High Blood Pressure

In a 2016 Harvard Health Minute, host Dr. Terry Schrader was talking with Dr. Naomi Fisher, Harvard associate professor and hypertension specialist about high blood pressure.

She asked the question, “Why is it so difficult for some people to hear a diagnosis of high blood pressure?”

There may be several reasons. First and most obvious is that it's easy to accept a diagnosis if there are symptoms, and hypertension generally has none. So, if you walk into a doctor's office and you have a cough, and you have a fever, and the doctor tells you that you have pneumonia, you get it. With high blood pressure there are generally no symptoms and it's a serious diagnosis. Another reason is because of the potential serious nature of the side effects and the damage that can occur.

But the important message is that you can prevent a lot of the side effects and even reverse damage if you take action.

Unless the blood pressure is so high you need to start with medications right away, here’s what you can do:

·        losing weight

·        more exercise

·        stop smoking

·        reduce your alcohol  

·        reduce stress

So, initial treatment recommendations could include initiating in a healthy diet, a healthy lifestyle, reducing salt, trying to reduce stress. Hypertension can occur at any age, although age is one of the biggest risk factors. As we age, our risk of high blood pressure increases, but people in their 20s, 30s, and 40s can be susceptible. We have seen huge differences in the life, in health and in the life expectancy of patients when they are motivated to make these changes.

One in three Americans has high blood pressure. Rather than be fear or disbelief, facing a diagnosis means you can take it on, you can control it, and with that you can control your risk and live a happy and healthy life. Listen to your doctor. Ask questions! Take care of yourself.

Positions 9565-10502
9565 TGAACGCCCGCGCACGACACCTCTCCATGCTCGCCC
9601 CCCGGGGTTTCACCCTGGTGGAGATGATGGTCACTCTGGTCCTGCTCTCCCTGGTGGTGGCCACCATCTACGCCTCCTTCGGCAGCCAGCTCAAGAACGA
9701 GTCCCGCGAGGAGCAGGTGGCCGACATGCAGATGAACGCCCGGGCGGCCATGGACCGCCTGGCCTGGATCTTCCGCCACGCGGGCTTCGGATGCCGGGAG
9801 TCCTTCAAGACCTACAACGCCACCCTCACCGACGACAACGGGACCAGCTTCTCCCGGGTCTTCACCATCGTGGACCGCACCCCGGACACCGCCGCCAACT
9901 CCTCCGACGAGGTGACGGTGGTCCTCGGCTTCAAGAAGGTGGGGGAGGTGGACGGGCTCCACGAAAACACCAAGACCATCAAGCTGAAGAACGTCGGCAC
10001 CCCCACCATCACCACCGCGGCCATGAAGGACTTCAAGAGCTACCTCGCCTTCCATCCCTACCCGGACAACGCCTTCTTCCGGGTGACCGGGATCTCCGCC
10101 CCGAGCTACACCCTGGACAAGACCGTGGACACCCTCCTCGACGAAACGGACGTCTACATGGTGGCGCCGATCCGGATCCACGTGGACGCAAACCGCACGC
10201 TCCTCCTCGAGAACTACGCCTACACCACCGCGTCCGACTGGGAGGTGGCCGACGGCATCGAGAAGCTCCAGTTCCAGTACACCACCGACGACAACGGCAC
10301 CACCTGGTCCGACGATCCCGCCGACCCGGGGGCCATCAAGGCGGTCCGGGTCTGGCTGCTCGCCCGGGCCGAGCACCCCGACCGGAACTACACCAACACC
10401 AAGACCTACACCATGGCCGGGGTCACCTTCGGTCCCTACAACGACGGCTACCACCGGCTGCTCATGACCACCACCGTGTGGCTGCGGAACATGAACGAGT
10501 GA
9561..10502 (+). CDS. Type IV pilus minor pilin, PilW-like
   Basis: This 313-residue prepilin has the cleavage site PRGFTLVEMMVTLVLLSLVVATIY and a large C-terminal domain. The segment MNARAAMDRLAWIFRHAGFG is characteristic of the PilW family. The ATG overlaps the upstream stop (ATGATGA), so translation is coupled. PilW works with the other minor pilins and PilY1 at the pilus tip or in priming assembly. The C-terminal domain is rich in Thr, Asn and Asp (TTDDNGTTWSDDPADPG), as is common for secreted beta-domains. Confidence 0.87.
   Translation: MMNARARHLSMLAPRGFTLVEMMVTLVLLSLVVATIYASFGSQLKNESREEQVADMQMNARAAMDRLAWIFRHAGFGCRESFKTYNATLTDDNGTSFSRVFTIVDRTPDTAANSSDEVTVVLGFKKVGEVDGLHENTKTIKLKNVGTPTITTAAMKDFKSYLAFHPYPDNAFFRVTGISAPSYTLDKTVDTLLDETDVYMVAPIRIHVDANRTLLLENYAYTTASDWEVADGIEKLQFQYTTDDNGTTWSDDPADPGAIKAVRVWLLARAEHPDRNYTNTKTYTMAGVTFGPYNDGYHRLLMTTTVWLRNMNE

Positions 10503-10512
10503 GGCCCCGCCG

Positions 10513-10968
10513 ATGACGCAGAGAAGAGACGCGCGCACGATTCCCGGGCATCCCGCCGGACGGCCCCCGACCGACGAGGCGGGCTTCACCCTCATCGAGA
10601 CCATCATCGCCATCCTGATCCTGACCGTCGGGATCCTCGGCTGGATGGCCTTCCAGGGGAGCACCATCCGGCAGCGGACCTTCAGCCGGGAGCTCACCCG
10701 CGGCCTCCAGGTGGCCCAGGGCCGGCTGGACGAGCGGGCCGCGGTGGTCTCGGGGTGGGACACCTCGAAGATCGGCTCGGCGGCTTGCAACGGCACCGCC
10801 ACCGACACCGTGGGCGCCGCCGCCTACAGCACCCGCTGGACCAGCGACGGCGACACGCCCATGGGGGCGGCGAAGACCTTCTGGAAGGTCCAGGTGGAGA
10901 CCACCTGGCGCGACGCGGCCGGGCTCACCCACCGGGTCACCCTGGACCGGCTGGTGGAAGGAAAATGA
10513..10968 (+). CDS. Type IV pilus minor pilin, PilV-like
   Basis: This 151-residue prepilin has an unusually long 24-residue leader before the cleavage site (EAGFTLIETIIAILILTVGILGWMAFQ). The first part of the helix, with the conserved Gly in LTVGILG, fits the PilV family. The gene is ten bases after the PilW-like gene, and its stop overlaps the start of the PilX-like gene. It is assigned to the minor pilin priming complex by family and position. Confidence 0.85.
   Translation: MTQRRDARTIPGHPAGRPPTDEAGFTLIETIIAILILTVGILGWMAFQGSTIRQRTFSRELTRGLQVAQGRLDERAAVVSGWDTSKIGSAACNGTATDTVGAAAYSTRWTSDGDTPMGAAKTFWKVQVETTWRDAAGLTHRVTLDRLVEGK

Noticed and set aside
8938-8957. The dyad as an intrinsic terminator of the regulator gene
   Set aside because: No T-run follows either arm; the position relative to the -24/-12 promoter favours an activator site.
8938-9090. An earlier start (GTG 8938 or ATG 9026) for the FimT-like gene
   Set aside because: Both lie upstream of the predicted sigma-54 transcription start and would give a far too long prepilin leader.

Thanks for reading.

-Dr. Joe

Taking control of your health

Listened to a fascinating TedTalk that looks at how physicians can work together to better diagnose and treat patients, but also, how patients can take a more active role in their care.

Eric Dishman has endured more than a fair share of health issues, but when faced with a dire diagnosis, he decided to take some control. He sees the foundations of our current healthcare system as faulty, dependent on too much guesswork and patient passivity, but he also poses a potential solution. Eric believes that if the fundamentals of care are developed in three main ways: caregiver networking, the personal customization of care, and what he calls “care anywhere,” which translates to the constant availability and accessibility of health advice regarding basic care, that people can more fully understand and direct their healthcare.

Dishman’s idea isn’t that far from what my colleagues and I have been aiming for with the Hospice and Palliative Care Advisory Group. The more informed we are, the better our decisions, and if we need more information, if we want an educated but unbiased opinion, it ought to be available. In this digital age, it should never be that difficult to get.

Eric closed by introducing the crowd to the woman who donated a kidney and saved his life. For many, it won’t be one person or one surgery, but it will be about making decisions and understanding that we can have a hand in the outcome. To watch the TedTalk, click here. To read about the Hospice and Palliative Care Advisory Group, click here.

Thanks for reading.

-Dr. Joe